- Procurement 4.0: There are many aspects of buying that have already gone digital, some nearly exclusively so, and you can see a trend in the future for more technology to continue the digital supply chain journey.
- Smart warehousing: Warehouses are constantly evolving to meet the changing demands of customer fulfilment. With a smart warehouse, this means preparing loading docks before arrival and utilising technology to not only automate inventory but in many cases maintain it without the need for human intervention. For example, with sensor-based systems tracking items on shelves, augmented reality and robots may be used to perform automated inventory management.
- Efficient spare parts management: Producing accurate forecasts for spare parts can save manufacturing costs when everything is well-managed.
- Autonomous and B2C logistics: Autonomous vehicles are also starting to be used in-house to move raw materials or components around by selecting the best route autonomously. Driverless trucks are also being used to send the products to costumers, and changing how they are interacting with the product.
- Prescriptive Supply Chain analytics: DSCs allow prescriptive analytics by optimising any number of factors across the entire chain or modifying it as needed for simple decisions.
Digital Supply Chains can be hard to implement, but having a strategy is key.
How can we create a Digital Supply Chain?
Only 13% of manufacturers (3) have a digital infrastructure and supply chain that is dynamic and optimised using advanced analytics, such as machine learning and AI. By 2023, the number of organizations leveraging digital solutions in their businesses is expected to double and this trend will be driven by the growth of big data.
Most manufacturers already have some sort of data from ERP systems so building a Digital Supply Chain can begin with embracing more digital integrations with the ERP system and improving governance of the platform.
Integrating data from multiple sources including IoT, social media, weather, then combining it with machine learning techniques can help planning teams build more granular, more accurate plans. Furthermore, many new pricing algorithms have been engineered to take the demand and inventory levels into consideration, which automatically minimise all levels of risk.
Logistics teams can continue to operate at a higher level with the help of artificial intelligence and 3D printing. People are also are taking advantage voice, touch, and graphical user interfaces to do more work in warehousing/ trucking-related aspects. Robotics and exoskeletons can do a single task automatically, reducing the need for manual labour. 3D printers create spare parts which makes this segment of the manufacturing industry more profitable.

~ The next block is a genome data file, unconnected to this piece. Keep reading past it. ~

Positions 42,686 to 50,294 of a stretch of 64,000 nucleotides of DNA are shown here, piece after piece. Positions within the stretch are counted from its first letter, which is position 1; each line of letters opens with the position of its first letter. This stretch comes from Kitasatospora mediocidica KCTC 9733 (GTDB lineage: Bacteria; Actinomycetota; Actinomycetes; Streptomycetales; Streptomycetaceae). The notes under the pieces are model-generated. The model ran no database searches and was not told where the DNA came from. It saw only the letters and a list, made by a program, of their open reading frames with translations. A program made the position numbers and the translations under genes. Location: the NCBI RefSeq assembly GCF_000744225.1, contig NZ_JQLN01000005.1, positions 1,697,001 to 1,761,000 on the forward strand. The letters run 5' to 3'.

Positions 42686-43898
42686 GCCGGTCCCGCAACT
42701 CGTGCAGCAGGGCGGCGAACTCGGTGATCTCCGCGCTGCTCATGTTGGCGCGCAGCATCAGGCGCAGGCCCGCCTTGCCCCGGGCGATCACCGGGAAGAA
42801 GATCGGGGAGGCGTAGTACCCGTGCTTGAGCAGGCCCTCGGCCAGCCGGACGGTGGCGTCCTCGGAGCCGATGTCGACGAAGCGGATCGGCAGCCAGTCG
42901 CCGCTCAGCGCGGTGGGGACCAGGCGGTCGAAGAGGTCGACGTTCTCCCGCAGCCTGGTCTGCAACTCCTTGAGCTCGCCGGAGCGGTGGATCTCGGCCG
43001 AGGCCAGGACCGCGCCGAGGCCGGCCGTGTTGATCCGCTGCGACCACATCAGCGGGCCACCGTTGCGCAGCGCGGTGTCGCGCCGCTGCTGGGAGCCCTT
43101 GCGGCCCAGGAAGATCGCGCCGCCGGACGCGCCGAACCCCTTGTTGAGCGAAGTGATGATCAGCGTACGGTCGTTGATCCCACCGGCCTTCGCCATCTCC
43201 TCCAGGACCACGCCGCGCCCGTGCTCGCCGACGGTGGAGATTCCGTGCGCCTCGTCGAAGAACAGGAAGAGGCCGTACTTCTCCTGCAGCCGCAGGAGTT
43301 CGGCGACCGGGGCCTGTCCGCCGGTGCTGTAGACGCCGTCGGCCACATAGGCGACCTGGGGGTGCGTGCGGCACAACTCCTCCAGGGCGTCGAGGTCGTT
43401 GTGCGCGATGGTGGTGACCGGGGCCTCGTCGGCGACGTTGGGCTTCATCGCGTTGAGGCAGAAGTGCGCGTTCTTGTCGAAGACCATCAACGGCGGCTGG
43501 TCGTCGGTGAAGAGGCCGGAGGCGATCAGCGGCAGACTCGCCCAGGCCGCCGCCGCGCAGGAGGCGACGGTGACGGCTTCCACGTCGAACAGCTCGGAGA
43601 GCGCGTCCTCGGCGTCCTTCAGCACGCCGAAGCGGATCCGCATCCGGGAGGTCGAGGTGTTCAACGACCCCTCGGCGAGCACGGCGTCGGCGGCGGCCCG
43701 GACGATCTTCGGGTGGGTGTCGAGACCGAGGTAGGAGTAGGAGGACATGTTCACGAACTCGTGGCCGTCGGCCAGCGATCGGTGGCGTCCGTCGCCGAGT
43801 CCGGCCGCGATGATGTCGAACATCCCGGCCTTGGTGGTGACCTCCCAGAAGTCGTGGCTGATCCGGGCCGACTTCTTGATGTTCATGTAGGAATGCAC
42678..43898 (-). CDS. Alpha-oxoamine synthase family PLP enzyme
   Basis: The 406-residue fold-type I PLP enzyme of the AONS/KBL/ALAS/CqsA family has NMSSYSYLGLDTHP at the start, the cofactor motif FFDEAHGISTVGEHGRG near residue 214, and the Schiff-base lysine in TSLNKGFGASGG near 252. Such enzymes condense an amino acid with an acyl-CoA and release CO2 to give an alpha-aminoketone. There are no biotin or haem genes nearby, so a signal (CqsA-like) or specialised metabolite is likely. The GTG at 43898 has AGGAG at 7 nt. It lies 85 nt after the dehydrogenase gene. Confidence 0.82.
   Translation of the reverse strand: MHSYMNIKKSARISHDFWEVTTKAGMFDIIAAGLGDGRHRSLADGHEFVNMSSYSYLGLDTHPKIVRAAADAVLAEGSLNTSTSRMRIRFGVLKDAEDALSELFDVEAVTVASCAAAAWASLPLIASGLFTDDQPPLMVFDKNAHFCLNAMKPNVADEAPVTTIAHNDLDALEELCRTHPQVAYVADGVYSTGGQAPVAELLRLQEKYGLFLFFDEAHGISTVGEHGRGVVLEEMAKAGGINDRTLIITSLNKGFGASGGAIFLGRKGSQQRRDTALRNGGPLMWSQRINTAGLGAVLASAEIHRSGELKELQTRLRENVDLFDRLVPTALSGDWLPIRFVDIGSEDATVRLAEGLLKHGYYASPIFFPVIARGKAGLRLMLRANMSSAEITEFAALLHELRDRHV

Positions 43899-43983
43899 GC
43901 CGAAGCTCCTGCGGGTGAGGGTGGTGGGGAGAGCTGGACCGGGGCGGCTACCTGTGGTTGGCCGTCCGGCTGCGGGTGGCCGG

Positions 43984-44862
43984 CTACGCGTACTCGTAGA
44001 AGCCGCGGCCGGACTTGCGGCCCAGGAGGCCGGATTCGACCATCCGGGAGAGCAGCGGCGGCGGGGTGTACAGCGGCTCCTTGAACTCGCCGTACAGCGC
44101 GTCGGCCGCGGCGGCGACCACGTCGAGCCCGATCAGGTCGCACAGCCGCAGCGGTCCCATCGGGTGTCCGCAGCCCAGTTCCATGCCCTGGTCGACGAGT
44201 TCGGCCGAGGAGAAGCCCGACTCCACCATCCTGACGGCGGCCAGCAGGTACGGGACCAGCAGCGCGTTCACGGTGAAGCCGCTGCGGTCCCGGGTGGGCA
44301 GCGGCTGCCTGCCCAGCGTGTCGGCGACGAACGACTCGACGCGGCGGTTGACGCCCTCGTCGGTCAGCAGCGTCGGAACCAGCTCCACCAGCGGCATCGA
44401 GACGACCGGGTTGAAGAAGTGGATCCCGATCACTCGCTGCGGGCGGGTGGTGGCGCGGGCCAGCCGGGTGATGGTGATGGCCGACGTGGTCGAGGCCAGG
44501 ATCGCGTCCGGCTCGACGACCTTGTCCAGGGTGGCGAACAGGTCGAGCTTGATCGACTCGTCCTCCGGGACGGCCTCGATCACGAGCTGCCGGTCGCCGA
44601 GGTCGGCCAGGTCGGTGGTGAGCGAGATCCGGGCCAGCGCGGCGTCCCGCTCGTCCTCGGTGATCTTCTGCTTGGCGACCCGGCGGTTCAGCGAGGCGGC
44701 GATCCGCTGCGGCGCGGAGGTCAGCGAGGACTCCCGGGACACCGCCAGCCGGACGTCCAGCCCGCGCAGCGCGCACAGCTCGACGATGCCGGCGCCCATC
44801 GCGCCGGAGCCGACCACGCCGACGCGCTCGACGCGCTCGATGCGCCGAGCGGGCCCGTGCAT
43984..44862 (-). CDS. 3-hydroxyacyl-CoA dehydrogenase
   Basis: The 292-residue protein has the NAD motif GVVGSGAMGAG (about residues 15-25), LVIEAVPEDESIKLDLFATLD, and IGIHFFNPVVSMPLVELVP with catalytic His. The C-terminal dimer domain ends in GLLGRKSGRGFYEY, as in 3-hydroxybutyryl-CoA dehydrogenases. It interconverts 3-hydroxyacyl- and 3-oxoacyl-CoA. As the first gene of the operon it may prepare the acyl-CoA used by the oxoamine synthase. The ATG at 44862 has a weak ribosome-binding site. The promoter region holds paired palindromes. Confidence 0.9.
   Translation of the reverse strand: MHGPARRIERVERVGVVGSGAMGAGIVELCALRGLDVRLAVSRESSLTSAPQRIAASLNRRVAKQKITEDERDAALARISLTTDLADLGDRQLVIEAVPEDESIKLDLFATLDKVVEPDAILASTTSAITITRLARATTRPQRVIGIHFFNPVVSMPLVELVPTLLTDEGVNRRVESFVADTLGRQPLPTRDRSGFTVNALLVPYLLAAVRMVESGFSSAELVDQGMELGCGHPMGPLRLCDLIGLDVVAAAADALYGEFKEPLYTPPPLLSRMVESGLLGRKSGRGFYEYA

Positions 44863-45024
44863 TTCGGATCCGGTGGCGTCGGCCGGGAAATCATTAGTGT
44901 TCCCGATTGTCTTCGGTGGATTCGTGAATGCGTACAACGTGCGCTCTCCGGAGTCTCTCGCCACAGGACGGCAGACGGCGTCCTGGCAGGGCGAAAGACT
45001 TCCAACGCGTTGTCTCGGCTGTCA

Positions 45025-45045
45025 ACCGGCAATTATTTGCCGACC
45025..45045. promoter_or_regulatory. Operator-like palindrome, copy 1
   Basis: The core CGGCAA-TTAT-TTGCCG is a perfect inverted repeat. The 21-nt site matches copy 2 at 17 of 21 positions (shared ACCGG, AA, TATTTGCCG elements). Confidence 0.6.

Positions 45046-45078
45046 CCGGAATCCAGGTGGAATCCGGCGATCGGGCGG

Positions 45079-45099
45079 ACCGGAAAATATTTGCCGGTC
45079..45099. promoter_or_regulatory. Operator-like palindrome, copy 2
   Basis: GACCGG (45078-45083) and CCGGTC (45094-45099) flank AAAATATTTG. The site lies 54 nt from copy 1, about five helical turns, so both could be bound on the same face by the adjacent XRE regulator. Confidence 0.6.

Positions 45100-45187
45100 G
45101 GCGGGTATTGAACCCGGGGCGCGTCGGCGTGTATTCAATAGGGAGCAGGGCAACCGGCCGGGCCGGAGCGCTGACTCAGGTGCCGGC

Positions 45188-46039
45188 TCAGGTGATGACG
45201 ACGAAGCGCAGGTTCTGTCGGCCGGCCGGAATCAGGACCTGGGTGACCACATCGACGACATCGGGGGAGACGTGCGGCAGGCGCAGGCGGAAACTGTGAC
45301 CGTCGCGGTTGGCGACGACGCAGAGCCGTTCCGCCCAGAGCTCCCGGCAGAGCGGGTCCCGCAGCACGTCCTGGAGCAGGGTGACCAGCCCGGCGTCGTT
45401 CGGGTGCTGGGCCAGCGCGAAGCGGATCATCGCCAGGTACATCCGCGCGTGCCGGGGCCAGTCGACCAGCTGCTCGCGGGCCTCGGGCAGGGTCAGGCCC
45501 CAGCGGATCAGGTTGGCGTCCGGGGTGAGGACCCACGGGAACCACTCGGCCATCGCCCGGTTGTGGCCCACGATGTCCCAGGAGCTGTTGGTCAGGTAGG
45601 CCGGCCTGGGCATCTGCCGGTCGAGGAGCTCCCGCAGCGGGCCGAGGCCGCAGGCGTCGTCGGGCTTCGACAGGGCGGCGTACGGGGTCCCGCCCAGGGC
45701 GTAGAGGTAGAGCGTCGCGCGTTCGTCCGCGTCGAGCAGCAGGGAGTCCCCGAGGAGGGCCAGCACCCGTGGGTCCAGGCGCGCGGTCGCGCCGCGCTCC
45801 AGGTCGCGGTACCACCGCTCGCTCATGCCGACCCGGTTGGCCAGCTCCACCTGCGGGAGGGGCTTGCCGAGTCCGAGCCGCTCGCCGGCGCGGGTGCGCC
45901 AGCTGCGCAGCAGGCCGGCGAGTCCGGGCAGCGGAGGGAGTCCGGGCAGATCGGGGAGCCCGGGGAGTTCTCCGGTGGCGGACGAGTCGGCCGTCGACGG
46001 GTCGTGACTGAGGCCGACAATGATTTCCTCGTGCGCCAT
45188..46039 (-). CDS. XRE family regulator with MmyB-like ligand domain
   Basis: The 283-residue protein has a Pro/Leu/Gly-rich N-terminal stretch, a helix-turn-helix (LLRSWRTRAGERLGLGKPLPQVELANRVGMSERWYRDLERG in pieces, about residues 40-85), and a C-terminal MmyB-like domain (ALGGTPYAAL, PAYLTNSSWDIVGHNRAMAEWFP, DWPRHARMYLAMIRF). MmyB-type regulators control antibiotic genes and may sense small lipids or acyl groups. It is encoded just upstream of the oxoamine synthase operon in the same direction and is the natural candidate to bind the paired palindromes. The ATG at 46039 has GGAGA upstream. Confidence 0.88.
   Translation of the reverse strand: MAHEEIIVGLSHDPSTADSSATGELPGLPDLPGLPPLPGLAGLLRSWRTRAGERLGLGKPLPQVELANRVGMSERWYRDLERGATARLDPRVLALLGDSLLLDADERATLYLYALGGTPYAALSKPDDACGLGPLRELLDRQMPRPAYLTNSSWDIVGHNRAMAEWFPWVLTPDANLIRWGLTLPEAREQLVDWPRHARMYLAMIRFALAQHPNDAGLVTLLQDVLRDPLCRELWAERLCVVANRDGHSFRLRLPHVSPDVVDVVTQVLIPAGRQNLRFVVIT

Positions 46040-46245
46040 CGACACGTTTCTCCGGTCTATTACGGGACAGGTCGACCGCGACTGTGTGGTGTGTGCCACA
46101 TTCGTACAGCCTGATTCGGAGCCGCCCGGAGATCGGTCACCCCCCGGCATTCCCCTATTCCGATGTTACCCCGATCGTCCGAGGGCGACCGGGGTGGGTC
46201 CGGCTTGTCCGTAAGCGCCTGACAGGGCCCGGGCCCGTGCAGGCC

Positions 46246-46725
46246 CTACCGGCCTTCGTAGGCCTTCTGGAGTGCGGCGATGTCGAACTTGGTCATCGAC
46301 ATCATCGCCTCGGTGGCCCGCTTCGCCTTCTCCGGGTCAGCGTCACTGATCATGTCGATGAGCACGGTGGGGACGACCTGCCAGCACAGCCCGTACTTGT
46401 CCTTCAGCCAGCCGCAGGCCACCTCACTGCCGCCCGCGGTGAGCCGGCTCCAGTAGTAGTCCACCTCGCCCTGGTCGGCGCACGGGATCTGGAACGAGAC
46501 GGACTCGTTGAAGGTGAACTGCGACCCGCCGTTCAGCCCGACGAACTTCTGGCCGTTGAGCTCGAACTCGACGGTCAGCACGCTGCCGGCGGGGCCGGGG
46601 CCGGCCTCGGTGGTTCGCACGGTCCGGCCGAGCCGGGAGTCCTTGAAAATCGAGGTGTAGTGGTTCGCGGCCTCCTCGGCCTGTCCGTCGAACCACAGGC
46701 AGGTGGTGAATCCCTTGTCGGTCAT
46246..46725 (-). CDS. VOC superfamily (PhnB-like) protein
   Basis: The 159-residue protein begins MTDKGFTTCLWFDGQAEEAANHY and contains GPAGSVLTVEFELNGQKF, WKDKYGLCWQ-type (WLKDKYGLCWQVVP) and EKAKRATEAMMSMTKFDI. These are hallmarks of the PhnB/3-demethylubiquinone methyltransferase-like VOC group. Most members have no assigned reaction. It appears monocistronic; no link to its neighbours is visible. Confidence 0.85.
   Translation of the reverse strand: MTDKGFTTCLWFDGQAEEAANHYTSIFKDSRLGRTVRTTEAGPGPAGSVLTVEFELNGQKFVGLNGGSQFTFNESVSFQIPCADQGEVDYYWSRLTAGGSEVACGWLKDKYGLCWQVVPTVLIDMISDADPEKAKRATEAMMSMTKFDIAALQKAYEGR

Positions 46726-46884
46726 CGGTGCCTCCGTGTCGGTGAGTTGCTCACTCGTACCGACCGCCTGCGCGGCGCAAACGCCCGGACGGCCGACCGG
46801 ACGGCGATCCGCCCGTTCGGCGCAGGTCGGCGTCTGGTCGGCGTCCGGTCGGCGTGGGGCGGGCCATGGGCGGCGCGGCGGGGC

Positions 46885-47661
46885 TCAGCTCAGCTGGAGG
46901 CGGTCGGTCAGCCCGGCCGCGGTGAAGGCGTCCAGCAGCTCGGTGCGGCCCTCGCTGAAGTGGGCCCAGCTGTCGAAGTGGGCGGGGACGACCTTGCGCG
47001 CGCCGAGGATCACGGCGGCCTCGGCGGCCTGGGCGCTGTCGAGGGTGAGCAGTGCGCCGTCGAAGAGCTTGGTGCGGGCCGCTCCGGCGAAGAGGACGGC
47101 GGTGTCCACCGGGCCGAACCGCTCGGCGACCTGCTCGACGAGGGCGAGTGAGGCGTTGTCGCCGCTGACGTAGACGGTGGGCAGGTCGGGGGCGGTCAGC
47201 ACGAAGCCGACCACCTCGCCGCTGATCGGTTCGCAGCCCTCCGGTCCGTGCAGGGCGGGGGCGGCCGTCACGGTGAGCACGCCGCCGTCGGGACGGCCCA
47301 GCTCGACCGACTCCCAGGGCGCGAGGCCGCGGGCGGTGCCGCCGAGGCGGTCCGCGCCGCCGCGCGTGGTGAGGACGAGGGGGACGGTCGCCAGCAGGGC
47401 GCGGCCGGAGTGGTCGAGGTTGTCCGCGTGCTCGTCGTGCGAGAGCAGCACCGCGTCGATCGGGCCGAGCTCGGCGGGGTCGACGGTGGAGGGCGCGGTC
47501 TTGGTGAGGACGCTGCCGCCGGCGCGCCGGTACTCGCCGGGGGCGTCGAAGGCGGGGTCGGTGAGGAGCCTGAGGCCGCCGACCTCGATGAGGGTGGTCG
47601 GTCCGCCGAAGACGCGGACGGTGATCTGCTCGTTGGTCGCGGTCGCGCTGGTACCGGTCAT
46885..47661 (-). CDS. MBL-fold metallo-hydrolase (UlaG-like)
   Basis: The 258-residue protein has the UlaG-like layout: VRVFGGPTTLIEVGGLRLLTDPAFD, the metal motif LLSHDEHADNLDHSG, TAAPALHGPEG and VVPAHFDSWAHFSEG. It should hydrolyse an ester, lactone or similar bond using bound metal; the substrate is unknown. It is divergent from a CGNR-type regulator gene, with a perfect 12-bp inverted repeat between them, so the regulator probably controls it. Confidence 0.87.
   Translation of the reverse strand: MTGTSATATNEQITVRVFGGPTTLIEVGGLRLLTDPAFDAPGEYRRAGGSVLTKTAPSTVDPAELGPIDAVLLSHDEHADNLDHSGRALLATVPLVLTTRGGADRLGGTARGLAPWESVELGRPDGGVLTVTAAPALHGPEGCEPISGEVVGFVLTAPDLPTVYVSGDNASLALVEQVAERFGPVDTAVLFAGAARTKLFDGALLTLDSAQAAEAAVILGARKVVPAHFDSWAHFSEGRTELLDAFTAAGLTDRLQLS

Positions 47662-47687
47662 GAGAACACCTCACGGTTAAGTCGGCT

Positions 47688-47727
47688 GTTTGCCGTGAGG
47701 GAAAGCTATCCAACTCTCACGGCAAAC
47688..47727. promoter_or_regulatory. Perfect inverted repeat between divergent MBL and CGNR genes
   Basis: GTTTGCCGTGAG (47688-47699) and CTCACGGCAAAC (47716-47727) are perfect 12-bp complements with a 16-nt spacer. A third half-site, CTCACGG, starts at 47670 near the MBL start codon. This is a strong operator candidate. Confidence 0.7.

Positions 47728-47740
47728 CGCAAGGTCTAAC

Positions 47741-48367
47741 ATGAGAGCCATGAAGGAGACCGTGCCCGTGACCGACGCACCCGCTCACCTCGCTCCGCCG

Business intelligence solutions with no coding can provide granular, real-time data. This provides us with a never ending stream of performance management and exception handling. Machine learning can reduce the need for human intervention by automating root cause analyses and implementing appropriate countermeasures.
Supply Chain management requires collaboration and the ability to see everything. To make this possible, it is essential that all team members have access to a cloud solution. Modern cloud-based ERPs are an important feature if you want to handle more granular customer requests. They use big data and machine learning to provide insight for customers by looking at any number of sources, including social media networks. ERPs can also offer a global view of the Digital Supply Chain, creating continuity and interconnectedness among all stakeholders.
It is very important to ensure that the implementation of a Digital Supply Chain is taken as seriously as other core business processes. It will impact how people work, requiring buy-in and alignment to support the change. Similarly, data in the Supply Chain is key and is necessary for unlocking benefits so data silos need to be broken down to be successful.
Implementing a Digital Supply Chain is no small task. It will require careful planning and attention to detail, but the benefits are worth it. The most important thing you can do for your business right now is find out how we can help you implement this strategy in your company so that you see all of the benefits sooner rather than later. Schedule a call with our CEO today to learn more about what we offer!
- Future Growth Manufacturing report
- Supply Chain 4.0 – the next-generation digital supply chain
- Delivering the Digital Dividend - Supply chain digital readiness
- What Is Digital Supply Chain Management? from Bit Sight
- Drivers of the Digital Supply Chain in Manufacturing from Through Put
- Manufacturing a truly digital supply chain in four steps from The Manufacturer
- Why Is the Digital Supply Chain Important for Manufacturing? from Otto Motors
- How digitization makes the supply chain more efficient, agile, and customer-focused from PwC